The title of Marie Dressler’s autobiography, Confessions of an Ugly Duckling sums up her career in a nutshell. Despite being a trained opera singer and a gifted actress, she had the body of a football player and the face of a mastiff. Unconquerable nature decreed that she must therefore play comedy and this she did to great popular effect for many decades.
She was born Leile Koerber in Cobourg, Canada in 1869. As a child, she wanted to be a bareback rider in the circus, so her family was actually relieved when she declared she wanted to be an actress. When she a mere 14 years old, she answered an ad for a place in a traveling stock company, and got the part. Her great size allowed her to claim to be an adult; she also brought along her sister to “chaperone and play small parts.” After an unhappy love affair with one of the company, she decamped and joined up with an opera company. Though she was merely in the chorus, she had the temerity to dream about one day playing the role of Katisha in The Mikado, thoroughly learning the part in her spare time. Miraculously, the company decided to do The Mikado, the actress playing the part of Katisha sprained her ankle, and the assigned understudy was unprepared. Marie went on. For the next several years, she was to tour with various opera companies, her salary gradually increasing to the point where she could support her entire family.
In 1896, she appeared with Eddie Foy in Chicago in a production of Little Robinson Crusoe. When Robber of the Rhine a play by Maurice Barrymore, flopped at the 5th Avenue Theatre, she found herself stuck in New York and out of work. To earn some money, she sang at the Atlantic Garden on the Bowery and Koster and Bial’s. Numerous parts arrived in time, including one in Princess Nicotine with Lillian Russell. Her first big hit was the 1896 The Lady Slavey, which ran for four years.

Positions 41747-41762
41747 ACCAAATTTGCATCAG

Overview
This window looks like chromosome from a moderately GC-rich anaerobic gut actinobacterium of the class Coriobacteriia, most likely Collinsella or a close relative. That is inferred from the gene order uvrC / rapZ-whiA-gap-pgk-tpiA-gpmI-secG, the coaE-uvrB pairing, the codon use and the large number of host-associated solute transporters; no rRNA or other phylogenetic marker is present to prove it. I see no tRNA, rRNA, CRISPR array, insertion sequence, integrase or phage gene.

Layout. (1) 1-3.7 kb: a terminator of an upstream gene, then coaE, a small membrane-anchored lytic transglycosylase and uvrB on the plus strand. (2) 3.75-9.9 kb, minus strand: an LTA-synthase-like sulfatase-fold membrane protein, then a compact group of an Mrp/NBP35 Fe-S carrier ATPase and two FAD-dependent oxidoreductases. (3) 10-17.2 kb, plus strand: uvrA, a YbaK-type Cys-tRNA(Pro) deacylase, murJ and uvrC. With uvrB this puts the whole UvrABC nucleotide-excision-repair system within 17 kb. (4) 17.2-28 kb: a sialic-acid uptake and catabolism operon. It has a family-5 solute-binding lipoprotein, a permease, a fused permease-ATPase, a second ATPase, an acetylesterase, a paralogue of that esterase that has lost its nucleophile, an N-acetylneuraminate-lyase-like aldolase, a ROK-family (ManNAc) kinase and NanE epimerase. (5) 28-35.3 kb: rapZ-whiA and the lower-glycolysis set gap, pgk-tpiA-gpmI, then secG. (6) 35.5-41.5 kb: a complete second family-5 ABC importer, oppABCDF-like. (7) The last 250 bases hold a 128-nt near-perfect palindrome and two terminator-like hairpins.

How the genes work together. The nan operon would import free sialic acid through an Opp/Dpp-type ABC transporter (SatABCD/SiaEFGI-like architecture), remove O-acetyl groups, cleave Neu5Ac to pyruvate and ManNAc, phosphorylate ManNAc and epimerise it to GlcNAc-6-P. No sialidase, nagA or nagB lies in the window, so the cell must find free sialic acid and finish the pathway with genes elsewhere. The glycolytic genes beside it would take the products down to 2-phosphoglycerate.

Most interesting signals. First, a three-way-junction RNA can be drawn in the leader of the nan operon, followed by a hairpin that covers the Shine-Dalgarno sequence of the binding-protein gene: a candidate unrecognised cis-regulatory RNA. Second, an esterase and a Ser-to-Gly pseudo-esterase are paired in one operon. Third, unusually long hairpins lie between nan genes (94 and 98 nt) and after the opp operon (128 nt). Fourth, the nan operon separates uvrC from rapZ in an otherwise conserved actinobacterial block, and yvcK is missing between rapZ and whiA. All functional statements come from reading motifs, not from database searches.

From 1900-04, she worked in vaudeville and burlesque doing coon songs and impersonations. She continued to return to the vaudeville stage periodically throughout her career, even while succeeded in other arenas. Between plays, she would work up a vaudeville sketch with a partner. One, called Tess of the Vaudevilles played 10 weeks straight at Proctor’s 58th Street. In 1919 she headlined at the Palace.
In legit, Joe Weber hired her for his company casting her in Higglety-Pigglety, Hotel Topsy Turvy etc, and many other farcical “burlesques”. Her biggest meal ticket was a play called Tillie’s Nightmare, 1910, which ran for 5 years, and then kept extended its life through motion pictures. In 1914 Mack Sennett did a film version starring Dressler called Tillie’s Punctured Romance which also included Charlie Chaplin. Any illusions that Sennett had suddenly acquired class by bringing this Broadway play to the screen will be dispelled by the titles of the sequels he did which also starred Dressler: Tillie’s Tomato Surprise (1915) and Tillie Wakes Up (1917).
Work dried up for Dressler in the 1920s, but in the 30s things were looking up indeed. Hollywood came knocking with a string of great roles. The talking Dressler proved herself to be a hot ticket. She played grand dames and homeless women with equal gusto. Among the films she did were Anna Christie (1930), Min and Bill, for which she won the Best Actress Oscar (1930), and Dinner at Eight (1934). The last film was released posthumously. But she had the pleasure of knowing that she was Hollywood’s number one box office draw for the last four years of her life.
To find out more about the history of vaudeville and vaudevillians like Marie Dressler, consult No Applause, Just Throw Money: The Book That Made Vaudeville Famous, available at Amazon, Barnes and Noble, and wherever nutty books are sold.